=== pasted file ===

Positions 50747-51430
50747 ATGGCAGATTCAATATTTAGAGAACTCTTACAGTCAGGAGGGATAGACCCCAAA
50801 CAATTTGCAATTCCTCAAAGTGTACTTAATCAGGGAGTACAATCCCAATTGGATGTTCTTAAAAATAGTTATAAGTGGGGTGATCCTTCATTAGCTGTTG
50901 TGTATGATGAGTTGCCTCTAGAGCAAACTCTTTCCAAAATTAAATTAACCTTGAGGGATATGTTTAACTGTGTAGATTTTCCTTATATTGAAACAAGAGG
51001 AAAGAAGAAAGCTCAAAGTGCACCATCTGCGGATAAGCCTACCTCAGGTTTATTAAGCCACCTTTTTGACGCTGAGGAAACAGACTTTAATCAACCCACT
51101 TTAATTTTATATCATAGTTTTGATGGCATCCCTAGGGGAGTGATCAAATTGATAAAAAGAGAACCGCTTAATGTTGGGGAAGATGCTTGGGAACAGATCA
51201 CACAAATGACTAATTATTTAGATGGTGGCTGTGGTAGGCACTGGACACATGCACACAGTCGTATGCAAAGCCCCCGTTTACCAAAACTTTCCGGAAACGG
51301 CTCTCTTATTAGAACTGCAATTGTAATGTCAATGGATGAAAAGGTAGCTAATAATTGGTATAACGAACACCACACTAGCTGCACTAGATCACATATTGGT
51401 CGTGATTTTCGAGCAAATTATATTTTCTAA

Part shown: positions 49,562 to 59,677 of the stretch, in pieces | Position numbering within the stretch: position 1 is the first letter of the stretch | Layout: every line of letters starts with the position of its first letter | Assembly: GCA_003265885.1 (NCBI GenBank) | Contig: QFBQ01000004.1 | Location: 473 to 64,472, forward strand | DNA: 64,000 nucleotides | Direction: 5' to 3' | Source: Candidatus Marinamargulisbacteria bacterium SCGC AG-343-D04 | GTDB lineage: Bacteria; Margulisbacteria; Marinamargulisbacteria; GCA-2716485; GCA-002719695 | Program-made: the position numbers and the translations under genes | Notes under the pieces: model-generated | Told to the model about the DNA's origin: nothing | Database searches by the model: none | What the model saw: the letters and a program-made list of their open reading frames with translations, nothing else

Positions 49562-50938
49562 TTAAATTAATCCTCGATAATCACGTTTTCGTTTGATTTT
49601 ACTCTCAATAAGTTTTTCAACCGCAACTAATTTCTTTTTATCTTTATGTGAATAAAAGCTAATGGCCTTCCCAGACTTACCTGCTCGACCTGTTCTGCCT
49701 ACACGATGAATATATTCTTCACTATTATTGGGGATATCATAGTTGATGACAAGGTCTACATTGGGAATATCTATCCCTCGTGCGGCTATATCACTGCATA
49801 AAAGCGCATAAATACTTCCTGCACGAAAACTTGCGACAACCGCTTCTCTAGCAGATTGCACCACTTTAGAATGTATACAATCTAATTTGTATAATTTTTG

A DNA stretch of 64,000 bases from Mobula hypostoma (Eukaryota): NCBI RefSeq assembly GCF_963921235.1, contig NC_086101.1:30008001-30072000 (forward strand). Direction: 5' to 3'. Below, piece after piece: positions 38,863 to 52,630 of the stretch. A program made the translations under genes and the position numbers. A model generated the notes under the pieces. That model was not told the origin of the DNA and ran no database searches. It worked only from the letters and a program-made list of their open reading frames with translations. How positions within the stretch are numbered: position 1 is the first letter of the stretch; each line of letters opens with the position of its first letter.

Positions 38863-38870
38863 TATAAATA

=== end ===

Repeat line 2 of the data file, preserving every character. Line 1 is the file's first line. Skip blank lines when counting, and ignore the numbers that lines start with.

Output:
50747 ATGGCAGATTCAATATTTAGAGAACTCTTACAGTCAGGAGGGATAGACCCCAAA